Our four-part series takes a look at Rockaway Beach and how it gave New Yorkers an escape from the city — without ever leaving the city — during the first summer of the Coronavirus pandemic. All photos were shot during two bike-based, long weekend visits.
When I was a kid in 1980s Queens, the one beach we never went to was Rockaway. We all knew the song, but we were told never to go.
Fast forward to today. Post-Sandy reconstruction has resulted in a welcoming, sandy beach with a more resilient, concrete boardwalk. Dozens of small businesses have invested in the area, giving people new things to eat and more things to do.
Special thanks are due to the workers of NYC Parks. Despite ill-timed budget cuts, they kept the beach clean and the lifeguard chairs staffed throughout the summer.
Or, Innovation by Marginalized Peoples
New Yorkers make New York work for them. It’s no different at Rockaway Beach. Rockaway’s most obvious example of creative participation in capitalism: its ubiquitous nutcracker vendors. Nutcrackers are homemade cocktails that are semi-professionally packaged in sealed plastic bottles, then sold from coolers.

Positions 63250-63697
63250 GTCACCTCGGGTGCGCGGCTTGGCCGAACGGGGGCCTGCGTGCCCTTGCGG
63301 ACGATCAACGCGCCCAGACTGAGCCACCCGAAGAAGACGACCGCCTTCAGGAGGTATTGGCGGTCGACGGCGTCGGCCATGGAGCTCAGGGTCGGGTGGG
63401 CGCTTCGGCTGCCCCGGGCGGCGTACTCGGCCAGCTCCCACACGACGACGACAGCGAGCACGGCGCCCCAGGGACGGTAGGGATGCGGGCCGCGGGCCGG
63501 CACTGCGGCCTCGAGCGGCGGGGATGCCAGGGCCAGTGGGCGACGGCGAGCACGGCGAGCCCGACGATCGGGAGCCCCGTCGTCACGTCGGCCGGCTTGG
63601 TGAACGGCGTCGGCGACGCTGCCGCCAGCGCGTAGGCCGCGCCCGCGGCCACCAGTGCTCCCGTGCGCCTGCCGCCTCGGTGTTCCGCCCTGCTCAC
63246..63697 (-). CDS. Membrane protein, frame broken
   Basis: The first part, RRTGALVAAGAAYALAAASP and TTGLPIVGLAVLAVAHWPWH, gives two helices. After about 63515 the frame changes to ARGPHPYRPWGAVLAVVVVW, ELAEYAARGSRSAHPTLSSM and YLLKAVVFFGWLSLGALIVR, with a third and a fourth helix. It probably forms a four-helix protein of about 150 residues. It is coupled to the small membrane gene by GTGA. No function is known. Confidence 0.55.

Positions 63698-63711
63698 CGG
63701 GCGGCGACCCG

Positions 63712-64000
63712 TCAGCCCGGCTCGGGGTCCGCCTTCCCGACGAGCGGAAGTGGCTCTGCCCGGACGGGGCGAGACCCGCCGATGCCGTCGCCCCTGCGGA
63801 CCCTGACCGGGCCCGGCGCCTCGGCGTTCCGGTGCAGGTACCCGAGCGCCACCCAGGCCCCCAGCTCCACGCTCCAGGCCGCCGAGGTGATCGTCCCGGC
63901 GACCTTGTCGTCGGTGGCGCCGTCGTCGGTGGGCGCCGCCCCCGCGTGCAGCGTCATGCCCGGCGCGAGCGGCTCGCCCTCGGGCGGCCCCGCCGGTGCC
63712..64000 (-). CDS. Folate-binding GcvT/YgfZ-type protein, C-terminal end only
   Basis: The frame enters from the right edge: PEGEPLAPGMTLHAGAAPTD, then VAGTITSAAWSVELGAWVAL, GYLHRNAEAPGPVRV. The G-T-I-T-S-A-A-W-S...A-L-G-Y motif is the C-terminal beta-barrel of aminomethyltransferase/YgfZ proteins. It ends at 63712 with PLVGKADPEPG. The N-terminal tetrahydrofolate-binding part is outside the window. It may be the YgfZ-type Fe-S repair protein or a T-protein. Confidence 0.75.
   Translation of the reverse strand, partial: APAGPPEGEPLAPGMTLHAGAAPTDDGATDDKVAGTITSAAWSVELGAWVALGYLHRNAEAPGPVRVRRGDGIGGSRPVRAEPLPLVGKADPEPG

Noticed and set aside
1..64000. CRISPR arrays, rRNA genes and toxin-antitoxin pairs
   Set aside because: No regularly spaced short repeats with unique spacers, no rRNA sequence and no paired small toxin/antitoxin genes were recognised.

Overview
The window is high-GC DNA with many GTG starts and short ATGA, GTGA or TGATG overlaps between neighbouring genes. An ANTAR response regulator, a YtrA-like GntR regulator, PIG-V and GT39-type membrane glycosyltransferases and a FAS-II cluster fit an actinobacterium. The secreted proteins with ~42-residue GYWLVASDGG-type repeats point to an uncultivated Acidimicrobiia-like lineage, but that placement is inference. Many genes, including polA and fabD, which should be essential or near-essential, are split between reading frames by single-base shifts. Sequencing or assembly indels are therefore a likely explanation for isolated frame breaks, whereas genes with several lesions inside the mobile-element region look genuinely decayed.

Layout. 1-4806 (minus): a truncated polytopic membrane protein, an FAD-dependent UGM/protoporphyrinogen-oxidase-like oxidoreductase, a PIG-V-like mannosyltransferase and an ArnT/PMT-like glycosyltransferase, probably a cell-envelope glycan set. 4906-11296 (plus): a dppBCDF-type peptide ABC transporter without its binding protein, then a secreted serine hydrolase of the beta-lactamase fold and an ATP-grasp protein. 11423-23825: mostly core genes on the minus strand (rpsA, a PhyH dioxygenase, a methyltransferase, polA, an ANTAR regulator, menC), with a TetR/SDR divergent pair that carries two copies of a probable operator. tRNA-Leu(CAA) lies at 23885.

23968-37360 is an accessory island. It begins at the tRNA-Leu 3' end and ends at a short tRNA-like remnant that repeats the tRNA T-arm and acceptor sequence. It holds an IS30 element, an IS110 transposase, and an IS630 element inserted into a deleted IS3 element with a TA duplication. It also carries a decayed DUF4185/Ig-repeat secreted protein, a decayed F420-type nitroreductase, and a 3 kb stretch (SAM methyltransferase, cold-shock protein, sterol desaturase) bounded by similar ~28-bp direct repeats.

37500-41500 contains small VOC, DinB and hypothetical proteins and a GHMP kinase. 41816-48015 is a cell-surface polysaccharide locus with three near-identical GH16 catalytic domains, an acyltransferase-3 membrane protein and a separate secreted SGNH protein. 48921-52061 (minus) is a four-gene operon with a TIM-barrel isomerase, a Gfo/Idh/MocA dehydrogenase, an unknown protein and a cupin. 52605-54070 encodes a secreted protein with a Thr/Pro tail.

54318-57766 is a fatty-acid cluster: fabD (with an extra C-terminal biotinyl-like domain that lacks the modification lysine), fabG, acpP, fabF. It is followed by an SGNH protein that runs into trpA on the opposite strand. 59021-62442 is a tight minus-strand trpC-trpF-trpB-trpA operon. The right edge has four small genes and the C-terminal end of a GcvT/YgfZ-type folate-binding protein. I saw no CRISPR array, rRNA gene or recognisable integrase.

On our first day on the sand, it was right about noon when we saw the first vendor working the beach. I asked if he had anything whiskey- or bourbon-based. He had his own peach and bourbon cocktail for ten bucks. I didn’t expect it to be made with Maker’s Mark, or to have the strength of three drinks in one. But it was, and it did.
For nutcracker number 2, I went with a vodka-based punch from a different vendor. It had sort of a weird mouthfeel. I’d wished the other guy had come back, until I realized that I probably would’ve ended up on an IV if I drank another peach & bourbon cocktail and sat in the sun all day.
Spotlight on American-Chinese Food
I noticed another classic example of The Hustle, and a somewhat under-the-radar one: American-Chinese food. Look into its origins if you’re puzzled. American-Chinese food exists in almost every small town in the US, but it has been priced out of many NYC neighborhoods. However, it was literally under our noses (under our hotel room) at the Beach.
Having missed this classic comfort food for a long time, we grabbed orange beef and lo mein from Xing Xing, which shares a building with RBQ and the High Tide Hotel. Then we headed to the beach to watch the full moon rise over Fourth of July celebrations.
You’ll see other forms of beach hustle, too, like the people collecting old beach cruiser bikes to fix up, then sell or rent. The coolest thing about Rockway Beach: the energy of the city suffuses it, while at the same time it allows the city to chill out and cool off.
Check out the other pieces in our Rockaway Beach series:
- Part 1: When the Most NYC Place in NYC Saved NYC from NYC
- Part 3: Urban Filth and The Fourth of July
- Part 4: The Food of Rockaway Beach (Go There Now!)
Words & photos by Rob Bellinger
Rockaway Beach visits: July 3-5 and September 4-7, 2020